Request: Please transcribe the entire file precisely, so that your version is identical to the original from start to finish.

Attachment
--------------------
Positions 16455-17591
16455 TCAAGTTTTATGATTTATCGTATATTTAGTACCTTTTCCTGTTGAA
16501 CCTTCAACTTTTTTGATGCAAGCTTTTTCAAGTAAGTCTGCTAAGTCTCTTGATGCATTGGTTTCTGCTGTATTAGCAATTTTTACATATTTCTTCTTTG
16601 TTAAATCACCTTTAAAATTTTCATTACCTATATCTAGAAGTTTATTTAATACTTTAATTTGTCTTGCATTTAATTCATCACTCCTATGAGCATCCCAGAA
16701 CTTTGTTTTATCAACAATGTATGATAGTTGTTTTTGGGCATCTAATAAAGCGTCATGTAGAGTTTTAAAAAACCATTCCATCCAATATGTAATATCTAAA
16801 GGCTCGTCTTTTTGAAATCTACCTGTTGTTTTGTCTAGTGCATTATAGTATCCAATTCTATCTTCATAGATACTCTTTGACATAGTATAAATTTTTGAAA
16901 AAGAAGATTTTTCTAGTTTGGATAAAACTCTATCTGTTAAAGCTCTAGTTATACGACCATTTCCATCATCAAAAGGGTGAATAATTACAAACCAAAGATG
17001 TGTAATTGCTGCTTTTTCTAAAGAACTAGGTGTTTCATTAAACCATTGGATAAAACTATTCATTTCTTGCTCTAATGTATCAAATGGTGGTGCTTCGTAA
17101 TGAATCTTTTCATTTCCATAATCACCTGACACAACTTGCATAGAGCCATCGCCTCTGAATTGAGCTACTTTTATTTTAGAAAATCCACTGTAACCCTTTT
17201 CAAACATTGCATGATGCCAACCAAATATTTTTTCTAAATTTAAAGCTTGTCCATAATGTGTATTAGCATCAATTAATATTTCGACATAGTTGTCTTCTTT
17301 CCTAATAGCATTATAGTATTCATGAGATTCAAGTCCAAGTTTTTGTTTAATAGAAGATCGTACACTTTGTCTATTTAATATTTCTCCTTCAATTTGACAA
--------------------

Positions 16455-17591
16455 TCAAGTTTTATGATTTATCGTATATTTAGTACCTTTTCCTGTTGAA
16501 CCTTCAACTTTTTTGATGCAAGCTTTTTCAAGTAAGTCTGCTAAGTCTCTTGATGCATTGGTTTCTGCTGTATTAGCAATTTTTACATATTTCTTCTTTG
16601 TTAAATCACCTTTAAAATTTTCATTACCTATATCTAGAAGTTTATTTAATACTTTAATTTGTCTTGCATTTAATTCATCACTCCTATGAGCATCCCAGAA
16701 CTTTGTTTTATCAACAATGTATGATAGTTGTTTTTGGGCATCTAATAAAGCGTCATGTAGAGTTTTAAAAAACCATTCCATCCAATATGTAATATCTAAA
16801 GGCTCGTCTTTTTGAAATCTACCTGTTGTTTTGTCTAGTGCATTATAGTATCCAATTCTATCTTCATAGATACTCTTTGACATAGTATAAATTTTTGAAA
16901 AAGAAGATTTTTCTAGTTTGGATAAAACTCTATCTGTTAAAGCTCTAGTTATACGACCATTTCCATCATCAAAAGGGTGAATAATTACAAACCAAAGATG
17001 TGTAATTGCTGCTTTTTCTAAAGAACTAGGTGTTTCATTAAACCATTGGATAAAACTATTCATTTCTTGCTCTAATGTATCAAATGGTGGTGCTTCGTAA
17101 TGAATCTTTTCATTTCCATAATCACCTGACACAACTTGCATAGAGCCATCGCCTCTGAATTGAGCTACTTTTATTTTAGAAAATCCACTGTAACCCTTTT
17201 CAAACATTGCATGATGCCAACCAAATATTTTTTCTAAATTTAAAGCTTGTCCATAATGTGTATTAGCATCAATTAATATTTCGACATAGTTGTCTTCTTT
17301 CCTAATAGCATTATAGTATTCATGAGATTCAAGTCCAAGTTTTTGTTTAATAGAAGATCGTACACTTTGTCTATTTAATATTTCTCCTTCAATTTGACAA